Stress and Alcohol: It’s Complicated

By Dirk Hanson 07/18/11

Alcohol can change the way the body deals with stress—and not for the better.

Drinking might just make it worse.
Photo via thinkstockphotos

When people are stressed, they drink more—or that’s the conventional wisdom, at least. But researchers at the University of Chicago have demonstrated that it’s a two-way street: "Alcohol can change the way that the body deals with stress: it can decrease the hormone cortisol which the body releases to respond to stress, and it can prolong the feelings of tension produced by the stress," says study author Emma Childs. “Stress can also change how alcohol makes a person feel: it can reduce the pleasant effects of alcohol or increase craving for more alcohol." Results will be published in the October 2011 issue of Alcoholism: Clinical & Experimental Research.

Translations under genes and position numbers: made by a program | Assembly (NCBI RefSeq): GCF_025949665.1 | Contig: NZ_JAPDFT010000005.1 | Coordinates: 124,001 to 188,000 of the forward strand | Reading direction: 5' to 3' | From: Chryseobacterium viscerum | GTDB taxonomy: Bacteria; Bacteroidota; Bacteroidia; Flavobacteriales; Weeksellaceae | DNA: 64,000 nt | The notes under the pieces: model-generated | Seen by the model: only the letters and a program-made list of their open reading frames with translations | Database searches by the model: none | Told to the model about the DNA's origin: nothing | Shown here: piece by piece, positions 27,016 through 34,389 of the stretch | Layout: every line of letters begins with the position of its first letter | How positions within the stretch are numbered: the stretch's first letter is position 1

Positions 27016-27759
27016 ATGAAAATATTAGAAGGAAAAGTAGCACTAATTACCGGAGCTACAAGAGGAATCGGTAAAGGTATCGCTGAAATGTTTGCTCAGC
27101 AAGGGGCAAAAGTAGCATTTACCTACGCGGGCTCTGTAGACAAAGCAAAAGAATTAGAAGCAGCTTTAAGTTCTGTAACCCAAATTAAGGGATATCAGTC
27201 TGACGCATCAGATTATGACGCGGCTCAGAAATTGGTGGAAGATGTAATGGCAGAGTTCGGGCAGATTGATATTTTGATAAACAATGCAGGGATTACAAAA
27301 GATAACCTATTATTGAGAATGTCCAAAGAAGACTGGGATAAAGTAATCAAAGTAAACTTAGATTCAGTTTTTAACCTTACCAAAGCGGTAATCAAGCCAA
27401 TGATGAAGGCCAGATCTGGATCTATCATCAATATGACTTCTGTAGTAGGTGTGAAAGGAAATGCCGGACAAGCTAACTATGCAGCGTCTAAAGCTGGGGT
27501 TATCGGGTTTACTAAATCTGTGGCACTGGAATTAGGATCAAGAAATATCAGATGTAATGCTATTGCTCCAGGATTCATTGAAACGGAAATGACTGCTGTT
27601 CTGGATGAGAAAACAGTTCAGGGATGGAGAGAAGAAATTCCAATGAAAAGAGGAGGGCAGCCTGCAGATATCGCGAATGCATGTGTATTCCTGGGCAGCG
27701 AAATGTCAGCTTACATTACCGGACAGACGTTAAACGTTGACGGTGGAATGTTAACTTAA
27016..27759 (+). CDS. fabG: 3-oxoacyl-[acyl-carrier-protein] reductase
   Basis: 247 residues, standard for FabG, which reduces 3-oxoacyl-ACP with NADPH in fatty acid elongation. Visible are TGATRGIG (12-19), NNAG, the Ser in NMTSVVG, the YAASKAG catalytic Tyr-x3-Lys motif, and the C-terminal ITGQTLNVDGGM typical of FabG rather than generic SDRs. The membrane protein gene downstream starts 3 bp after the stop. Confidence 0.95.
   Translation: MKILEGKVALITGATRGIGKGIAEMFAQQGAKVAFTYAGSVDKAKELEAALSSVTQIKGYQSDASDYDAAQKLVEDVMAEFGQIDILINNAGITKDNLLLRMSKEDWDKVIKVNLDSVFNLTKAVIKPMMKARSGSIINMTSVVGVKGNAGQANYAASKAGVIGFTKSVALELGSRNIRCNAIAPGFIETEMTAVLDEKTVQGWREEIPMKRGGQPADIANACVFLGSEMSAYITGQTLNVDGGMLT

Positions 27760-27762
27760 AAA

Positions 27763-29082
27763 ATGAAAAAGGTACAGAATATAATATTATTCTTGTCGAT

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Dirk Hanson, MA, is a freelance science writer and the author of The Chemical Carousel: What Science Tells Us About Beating Addiction. He is also the author of The New Alchemists: Silicon Valley and the Microelectronics Revolution. He has worked as a business and science reporter for numerous magazines and trade publications including Wired, Scientific American, The Dana Foundation and more. He currently edits the Addiction Inbox blog. Email: [email protected]